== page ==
Daily Reflection 20 July 2008: Sunday Week 16 of the Year

Collect of the Day:

O Lord, be merciful to your servants and give them yet more of the gifts of your grace.
 On fire with faith, hope and love,
 may they keep your commandments with unceasing watchfulness.Through our Lord Jesus Christ, your Son,
 who lives and reigns with you in the unity of the Holy Spirit,
 God for ever and ever.

First reading Wisdom 12:13 – 19
There is no god, other than you, who cares for every thing,
to whom you might have to prove that you never judged unjustly;
Your justice has its source in strength,
your sovereignty over all makes you lenient to all.
You show your strength when your sovereign power is questioned
and you expose the insolence of those who know it;
but, disposing of such strength, you are mild in judgement,
you govern us with great lenience,
for you have only to will, and your power is there.
By acting thus you have taught a lesson to your people
how the virtuous man must be kindly to his fellow men,
and you have given your sons the good hope
that after sin you will grant repentance.

The Second reading Romans 8:26-27






The Spirit comes to help us in our weakness. For when we cannot choose words in order to pray properly, the Spirit himself expresses our plea in a way that could never be put into words, and God who knows everything in our hearts knows perfectly well what he means, and that the pleas of the saints expressed by the Spirit are according to the mind of God.

The Gospel  Matthew 13:24-43

Jesus put another parable before them, ‘The kingdom of heaven may be compared to a man who sowed good seed in his field. While everybody was asleep his enemy came, sowed darnel all among the wheat, and made off. When the new wheat sprouted and ripened, the darnel appeared as well. The owner’s servants went to him and said, “Sir, was it not good seed that you sowed in your field? If so, where does the darnel come from?” “Some enemy has done this” he answered. And the servants said, “Do you want us to go and weed it out?” But he said, “No, because when you weed out the darnel you might pull up the wheat with it. Let them both grow till the harvest; and at harvest time I shall say to the reapers: First collect the darnel and tie it in bundles to be burnt, then gather the wheat into my barn.”’
He put another parable before them, ‘The kingdom of heaven is like a mustard seed which a man took and sowed in his field. It is the smallest of all the seeds, but when it has grown it is the biggest shrub of all and becomes a tree so that the birds of the air come and shelter in its branches.’
He told them another parable, ‘The kingdom of heaven is like the yeast a woman took and mixed in with three measures of flour till it was leavened all through.’
In all this Jesus spoke to the crowds in parables; indeed, he would never speak to them except in parables. This was to fulfil the prophecy:
I will speak to you in parables
and expound things hidden since the foundation of the world.Then, leaving the crowds, he went to the house; and his disciples came to him and said, ‘Explain the parable about the darnel in the field to us.’ He said in reply, ‘The sower of the good seed is the Son of Man. The field is the world; the good seed is the subjects of the kingdom; the darnel, the subjects of the evil one; the enemy who sowed them, the devil; the harvest is the end of the world; the reapers are the angels. Well then, just as the darnel is gathered up and burnt in the fire, so it will be at the end of time. The Son of Man will send his angels and they will gather out of his kingdom all things that provoke offences and all who do evil, and throw them into the blazing furnace, where there will be weeping and grinding of teeth. Then the virtuous will shine like the sun in the kingdom of their Father. Listen, anyone who has ears!’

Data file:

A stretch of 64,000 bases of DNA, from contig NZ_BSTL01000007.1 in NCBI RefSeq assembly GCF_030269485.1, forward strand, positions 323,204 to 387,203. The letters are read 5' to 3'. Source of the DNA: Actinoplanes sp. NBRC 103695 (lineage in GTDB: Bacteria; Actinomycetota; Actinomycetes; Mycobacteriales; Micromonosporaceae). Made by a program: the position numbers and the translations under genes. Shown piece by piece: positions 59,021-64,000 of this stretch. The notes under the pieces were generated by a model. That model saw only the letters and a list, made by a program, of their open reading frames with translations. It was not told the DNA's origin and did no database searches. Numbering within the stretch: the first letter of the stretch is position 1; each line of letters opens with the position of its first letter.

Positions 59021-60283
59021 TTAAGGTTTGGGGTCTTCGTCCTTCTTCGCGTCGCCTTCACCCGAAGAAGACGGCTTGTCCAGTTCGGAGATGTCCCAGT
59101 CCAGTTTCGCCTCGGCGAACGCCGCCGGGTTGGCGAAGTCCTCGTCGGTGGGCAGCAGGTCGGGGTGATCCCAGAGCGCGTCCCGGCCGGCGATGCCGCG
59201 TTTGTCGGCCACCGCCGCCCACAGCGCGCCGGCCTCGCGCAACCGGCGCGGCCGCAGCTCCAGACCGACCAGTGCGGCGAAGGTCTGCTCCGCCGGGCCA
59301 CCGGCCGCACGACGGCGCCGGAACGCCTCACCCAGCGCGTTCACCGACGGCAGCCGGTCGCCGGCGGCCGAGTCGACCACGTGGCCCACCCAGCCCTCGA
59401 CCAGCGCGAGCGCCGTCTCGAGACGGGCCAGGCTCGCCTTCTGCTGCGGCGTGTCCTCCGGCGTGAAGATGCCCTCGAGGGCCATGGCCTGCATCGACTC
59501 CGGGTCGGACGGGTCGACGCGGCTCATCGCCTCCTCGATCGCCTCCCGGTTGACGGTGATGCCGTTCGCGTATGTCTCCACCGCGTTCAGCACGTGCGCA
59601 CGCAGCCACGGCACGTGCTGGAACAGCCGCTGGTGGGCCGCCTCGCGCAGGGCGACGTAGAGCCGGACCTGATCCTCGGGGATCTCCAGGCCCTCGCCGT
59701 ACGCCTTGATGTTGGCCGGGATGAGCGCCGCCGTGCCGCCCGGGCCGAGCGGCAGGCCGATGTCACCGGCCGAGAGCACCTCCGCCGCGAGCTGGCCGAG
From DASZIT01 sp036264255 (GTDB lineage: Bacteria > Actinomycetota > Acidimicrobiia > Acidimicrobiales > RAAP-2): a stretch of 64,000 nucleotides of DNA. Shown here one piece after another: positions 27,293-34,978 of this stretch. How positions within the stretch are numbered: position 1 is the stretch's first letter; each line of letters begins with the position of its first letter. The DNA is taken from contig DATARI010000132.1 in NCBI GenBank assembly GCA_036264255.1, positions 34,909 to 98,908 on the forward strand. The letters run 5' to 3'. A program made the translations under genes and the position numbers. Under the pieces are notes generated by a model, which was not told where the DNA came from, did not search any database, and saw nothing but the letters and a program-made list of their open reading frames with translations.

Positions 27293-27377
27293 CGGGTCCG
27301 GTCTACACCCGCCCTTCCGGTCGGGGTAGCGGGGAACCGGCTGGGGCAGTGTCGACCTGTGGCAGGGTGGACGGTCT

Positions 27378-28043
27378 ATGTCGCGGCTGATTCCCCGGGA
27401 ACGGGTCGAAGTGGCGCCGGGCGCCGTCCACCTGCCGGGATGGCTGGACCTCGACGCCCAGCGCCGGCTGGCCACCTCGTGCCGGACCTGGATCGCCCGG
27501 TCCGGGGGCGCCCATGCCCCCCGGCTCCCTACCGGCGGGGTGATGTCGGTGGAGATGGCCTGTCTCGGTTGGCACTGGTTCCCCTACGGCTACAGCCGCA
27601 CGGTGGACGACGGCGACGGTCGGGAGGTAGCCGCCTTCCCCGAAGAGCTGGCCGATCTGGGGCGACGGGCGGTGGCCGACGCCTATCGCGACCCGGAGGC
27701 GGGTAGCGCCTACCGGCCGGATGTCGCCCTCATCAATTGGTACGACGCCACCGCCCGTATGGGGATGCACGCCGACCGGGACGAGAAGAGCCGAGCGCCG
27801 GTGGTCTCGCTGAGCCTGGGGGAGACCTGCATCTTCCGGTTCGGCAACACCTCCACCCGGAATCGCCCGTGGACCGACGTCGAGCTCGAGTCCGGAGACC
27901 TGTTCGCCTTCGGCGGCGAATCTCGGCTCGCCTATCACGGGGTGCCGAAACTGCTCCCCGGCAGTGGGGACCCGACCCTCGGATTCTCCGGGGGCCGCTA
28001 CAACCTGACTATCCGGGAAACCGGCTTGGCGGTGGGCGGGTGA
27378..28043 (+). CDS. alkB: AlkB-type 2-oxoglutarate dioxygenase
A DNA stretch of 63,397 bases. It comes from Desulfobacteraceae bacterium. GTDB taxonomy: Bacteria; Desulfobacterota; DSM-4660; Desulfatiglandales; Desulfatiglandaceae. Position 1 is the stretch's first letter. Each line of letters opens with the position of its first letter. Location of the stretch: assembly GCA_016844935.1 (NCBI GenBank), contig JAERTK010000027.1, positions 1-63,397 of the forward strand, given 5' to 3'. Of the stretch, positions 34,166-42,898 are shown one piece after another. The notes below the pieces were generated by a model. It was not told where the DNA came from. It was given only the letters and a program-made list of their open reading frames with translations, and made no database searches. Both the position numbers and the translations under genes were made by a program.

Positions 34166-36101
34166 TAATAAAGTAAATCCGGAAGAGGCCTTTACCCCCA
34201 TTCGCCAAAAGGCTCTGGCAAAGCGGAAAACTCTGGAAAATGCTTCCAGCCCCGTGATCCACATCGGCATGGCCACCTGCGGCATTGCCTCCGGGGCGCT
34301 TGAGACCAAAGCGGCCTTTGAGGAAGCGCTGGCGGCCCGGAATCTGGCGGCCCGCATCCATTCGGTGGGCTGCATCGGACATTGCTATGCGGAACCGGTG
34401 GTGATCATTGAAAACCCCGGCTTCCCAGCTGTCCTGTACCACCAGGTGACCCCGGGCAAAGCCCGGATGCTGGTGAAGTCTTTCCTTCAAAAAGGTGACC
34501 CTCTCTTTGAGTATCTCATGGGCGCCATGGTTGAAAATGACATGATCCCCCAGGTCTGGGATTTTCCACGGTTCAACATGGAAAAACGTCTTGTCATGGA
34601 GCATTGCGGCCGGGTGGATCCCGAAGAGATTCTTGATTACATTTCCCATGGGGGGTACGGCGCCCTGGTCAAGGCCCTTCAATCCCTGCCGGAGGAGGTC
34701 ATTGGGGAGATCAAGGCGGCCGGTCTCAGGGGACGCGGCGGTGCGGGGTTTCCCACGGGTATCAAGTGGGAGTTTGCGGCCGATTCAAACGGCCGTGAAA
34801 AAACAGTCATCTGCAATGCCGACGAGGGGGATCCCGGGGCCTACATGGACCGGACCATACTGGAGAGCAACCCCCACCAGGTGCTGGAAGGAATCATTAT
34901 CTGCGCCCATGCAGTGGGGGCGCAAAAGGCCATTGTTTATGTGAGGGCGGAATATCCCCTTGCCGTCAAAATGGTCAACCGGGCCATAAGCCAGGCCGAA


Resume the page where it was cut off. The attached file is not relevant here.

Today in the first reading we have a wonderful message from the Book of Wisdom on the love and mercy of God. The author tells us that ‘God’s justice has its source in His strength’. This is such an awesome revelation, although God is supremely strong and has no equal, He does not use this strength for selfish purposes or to force people to do His will. Rather His strength is shown in how just and true all His actions are. This passage can generate enormous hope for humanity because it shows that in the end, justice will ultimately prevail.

Many people ask why bad things happen to good people, or why the selfish seem to prosper while the righteous or innocent suffer. These question are as old as the human race, the one thing that seems to remain constant throughout human history is human nature. One only has to look at the book of psalms to see how close the situations in which they detail could come straight from our own headlines. But we as believers like the Psalmist can take courage because our God is a God of justice, nobody can escape Him forever. That is why we are told in Holy Scripture that “It is a fearful thing to fall into the hands of the living God.” I once heard it said that on earth we only have the law, if we want justice, look to the world to come.

Now this reflection is not intended to bring fear or guilt to the reader, rather hope in that God is just and unlike human judges, God judges all with the same equality, but most of all He is a God of love and mercy. As Christians we must trust in His mercy while having a healthy respect for His justice, again we are told in Scripture that: “The fear (respect, awe) of God is the beginning of wisdom,” a saying that is good policy to meditate on regularly.

Msgr. Ian+

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